“A person who thinks all the time has nothing to think about except thoughts. So he loses touch with reality, and lives in a world of illusion.” – Alan Watts.
How can such a seemingly easy task be so difficult to initiate? Well we are humans, natural problem solvers. We like to think about problems whether they could happen, may happen, probably will happen, or not happen at all. It doesn’t matter if we have any control over said problem or not. Whatever the issue is, it will be sure to make its voice heard inside your head.
People can’t wait to graduate, can’t wait till the weekend, can’t wait till they get that six pack or house in the suburbs. Most people are obsessed with the outcome but don’t care very much for the journey it takes to get there.
Is it bad to think? Absolutely not. Is it bad to have outcome-oriented goals. No, that’s where the majority of people’s motivation comes from. Too much of anything, however, is bad. Sometimes you need to shut your mind off. Sometimes you need to think about the process. Sometimes you have to ground yourself.
What is grounding? I would consider grounding shutting your mind off, stop day-dreaming, stop worrying about the future, and just simply live in the present moment. It’s great to have big dreams and aspirations but it can be equally beneficial to come down from the clouds and enjoy the simple pleasures of life.
Enjoy the Process
Why do we watch movies, play video games, and read books? That is, why do we view them in their entirety than just skipping to the end. Its because we want to see the gradual development of the character. We want to see Luke Skywalker grow from a simple moisture farmer on Tatooine to a fully realized Jedi Knight. We don’t just watch Return of the Jedi to see the dancing Ewok scene at the end.
This model applies to any great story, whether it be a book or other medium. If we like having our entertainment set up this way then why don’t we do the same with our own lives? I fear that many people are just too outcome-oriented. I know I was. I came up with a pretty simple realization my senior year in high school. I found whenever I was in a period of life I would consider good (aka not depressed) I savor every moment and dread it coming to an end. On the flip side, during bad periods of time in my life (which were much frequent) I’m very future-oriented not caring about my miserable present at all. Seems like common sense right? If your having a good time naturally you don’t want it to end and of course when the rainy day comes people hope for the future to get better.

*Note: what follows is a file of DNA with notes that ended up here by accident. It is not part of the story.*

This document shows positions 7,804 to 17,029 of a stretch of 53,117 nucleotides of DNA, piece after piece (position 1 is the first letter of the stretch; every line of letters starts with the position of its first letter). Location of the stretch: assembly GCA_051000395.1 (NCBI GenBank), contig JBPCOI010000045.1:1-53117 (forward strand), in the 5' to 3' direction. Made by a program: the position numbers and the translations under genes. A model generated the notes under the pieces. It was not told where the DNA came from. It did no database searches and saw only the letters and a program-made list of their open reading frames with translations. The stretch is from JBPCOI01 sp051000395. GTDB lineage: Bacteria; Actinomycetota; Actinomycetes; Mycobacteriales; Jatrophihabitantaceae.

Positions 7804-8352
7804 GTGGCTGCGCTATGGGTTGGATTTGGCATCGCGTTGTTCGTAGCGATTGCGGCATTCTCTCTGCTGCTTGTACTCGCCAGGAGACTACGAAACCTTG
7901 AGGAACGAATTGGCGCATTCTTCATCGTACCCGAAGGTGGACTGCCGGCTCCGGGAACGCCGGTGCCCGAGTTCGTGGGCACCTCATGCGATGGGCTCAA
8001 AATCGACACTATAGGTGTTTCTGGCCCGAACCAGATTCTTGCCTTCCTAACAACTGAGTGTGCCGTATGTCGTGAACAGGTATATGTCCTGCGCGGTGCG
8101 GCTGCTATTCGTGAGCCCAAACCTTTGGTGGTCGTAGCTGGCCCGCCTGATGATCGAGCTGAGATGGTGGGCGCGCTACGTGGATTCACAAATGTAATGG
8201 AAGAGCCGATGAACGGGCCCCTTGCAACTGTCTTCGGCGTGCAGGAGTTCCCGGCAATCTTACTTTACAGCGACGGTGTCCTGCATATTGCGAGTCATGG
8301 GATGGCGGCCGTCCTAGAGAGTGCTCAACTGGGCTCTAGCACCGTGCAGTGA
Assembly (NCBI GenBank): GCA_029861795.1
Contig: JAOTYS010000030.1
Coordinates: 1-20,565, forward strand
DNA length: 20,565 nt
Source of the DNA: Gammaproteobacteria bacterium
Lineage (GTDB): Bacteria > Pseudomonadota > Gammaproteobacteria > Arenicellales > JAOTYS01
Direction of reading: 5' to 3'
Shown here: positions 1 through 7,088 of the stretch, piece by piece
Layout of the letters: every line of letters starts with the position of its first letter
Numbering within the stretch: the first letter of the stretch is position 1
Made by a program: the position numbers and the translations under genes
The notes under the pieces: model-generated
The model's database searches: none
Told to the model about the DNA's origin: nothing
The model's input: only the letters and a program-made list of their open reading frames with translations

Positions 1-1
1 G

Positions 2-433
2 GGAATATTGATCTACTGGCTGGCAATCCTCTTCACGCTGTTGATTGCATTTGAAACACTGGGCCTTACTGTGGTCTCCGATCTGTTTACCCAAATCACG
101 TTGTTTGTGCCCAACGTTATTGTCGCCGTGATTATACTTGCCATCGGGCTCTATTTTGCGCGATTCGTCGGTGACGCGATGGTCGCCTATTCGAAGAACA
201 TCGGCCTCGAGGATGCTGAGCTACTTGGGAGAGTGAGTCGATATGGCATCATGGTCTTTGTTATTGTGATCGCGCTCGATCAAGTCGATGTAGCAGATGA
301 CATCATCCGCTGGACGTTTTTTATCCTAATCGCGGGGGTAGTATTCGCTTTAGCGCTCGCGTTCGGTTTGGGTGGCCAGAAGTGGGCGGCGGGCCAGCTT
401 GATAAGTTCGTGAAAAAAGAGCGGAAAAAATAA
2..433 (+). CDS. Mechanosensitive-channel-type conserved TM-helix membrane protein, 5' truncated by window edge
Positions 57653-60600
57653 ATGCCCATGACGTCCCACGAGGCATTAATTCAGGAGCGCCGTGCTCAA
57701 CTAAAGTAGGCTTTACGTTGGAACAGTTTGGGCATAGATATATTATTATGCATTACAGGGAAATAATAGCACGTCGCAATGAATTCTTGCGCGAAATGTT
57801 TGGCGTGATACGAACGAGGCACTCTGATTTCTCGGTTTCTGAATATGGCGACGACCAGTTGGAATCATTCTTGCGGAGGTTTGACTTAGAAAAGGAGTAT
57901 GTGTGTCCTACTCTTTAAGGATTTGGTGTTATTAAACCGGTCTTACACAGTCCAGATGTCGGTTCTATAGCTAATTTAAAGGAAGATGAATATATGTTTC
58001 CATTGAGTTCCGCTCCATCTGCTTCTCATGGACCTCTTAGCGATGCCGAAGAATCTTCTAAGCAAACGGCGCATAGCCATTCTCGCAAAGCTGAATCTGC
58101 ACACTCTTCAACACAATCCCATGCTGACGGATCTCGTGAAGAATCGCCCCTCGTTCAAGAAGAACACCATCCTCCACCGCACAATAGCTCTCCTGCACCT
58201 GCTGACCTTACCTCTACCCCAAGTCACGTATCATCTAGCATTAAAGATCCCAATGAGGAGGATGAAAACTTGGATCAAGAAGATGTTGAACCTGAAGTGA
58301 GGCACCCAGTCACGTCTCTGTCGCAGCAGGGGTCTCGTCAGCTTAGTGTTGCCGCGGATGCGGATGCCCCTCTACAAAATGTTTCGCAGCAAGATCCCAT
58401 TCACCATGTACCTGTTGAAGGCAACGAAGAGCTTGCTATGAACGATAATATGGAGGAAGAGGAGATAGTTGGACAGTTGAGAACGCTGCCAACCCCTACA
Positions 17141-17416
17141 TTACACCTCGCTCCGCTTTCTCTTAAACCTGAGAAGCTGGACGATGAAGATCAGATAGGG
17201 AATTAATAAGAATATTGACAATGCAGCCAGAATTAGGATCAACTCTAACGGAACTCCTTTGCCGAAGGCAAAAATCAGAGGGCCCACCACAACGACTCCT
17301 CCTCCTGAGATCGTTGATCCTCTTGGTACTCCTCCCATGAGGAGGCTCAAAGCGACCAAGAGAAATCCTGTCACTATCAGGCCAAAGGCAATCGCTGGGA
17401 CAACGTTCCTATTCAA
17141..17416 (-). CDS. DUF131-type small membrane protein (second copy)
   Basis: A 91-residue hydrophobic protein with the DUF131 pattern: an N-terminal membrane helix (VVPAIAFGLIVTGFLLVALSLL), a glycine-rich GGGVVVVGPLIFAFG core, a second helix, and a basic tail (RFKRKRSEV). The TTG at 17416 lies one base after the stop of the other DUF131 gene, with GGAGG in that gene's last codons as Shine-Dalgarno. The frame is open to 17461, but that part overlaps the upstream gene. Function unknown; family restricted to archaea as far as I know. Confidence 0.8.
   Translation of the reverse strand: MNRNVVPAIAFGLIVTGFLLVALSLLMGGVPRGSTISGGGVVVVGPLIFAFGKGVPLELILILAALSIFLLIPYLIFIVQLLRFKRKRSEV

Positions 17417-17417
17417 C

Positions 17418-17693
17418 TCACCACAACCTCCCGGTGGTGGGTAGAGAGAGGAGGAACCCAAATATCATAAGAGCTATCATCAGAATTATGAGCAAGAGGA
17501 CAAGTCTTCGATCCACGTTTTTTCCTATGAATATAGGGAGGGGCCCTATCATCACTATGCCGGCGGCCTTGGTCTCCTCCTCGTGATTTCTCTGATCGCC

The tricky part is enjoying the present during the bad moments as well. I know that it can be hard for people to see the good in a bad moment. What I’ve come to find though is that it’s those bad moments that make the good moments worth living for. It’s good to embrace the bad moments with the good. When you are depressed embrace it rather than bottling it up. If you don’t like the way things are going do whatever you can to fix them right now instead of waiting for things to get better. The honest truth is life isn’t supposed to sunshine and roses all the time. Think about it. Would you want it to be? Not myself personally. How can you know how good you’ve got it until you’ve experienced how bad it can get?
I’m not saying being outcome-oriented and looking towards the future is a bad thing but there must be a balance. Just enjoy the small steps on the journey towards your goal. My main wish for you is to stop wishing for a bad period of life to be over with. I’m sure your life will be better when you get that promotion or get your degree but enjoy the current situation in the meantime. Don’t become too fixated on the outcome because the ultimate outcome in life’s journey is death.
Enjoy the Moment
My advice would be to take time everyday to just enjoy the moment. When your walking around take a look at everything around you, the people, the scenery, the weather. It’s amazing when you incorporate it in your daily routine and start noticing things you never saw before. It’s pure bliss. Suddenly all your worries, concerns, problems are gone for the time being. You start looking at the big picture and may even realize most of your worries are over things you have no control over whatsoever.
Grounding is a great tool for social anxiety, probably the best tactic I’ve found yet. If your tuned in on the present your head isn’t fixated on what other people think about you. You’ve got to get out of your head. It may seem contradictory, but thinking really complicates conversations. Thinking about the subject matter at hand isn’t bad, but thinking about what the other person thinks of you is a problem.
People have big dreams, some of them may be a little too big, unorganized, or not thought out entirely. It’s easy to make extravagant goals, but it’s another thing to follow through with them. Grounding helps you sink your head back down to Earth and makes you think how you can realistically make these goals happen. Bottom line is I believe everyone can benefit from enjoying the process and just enjoying the present moment.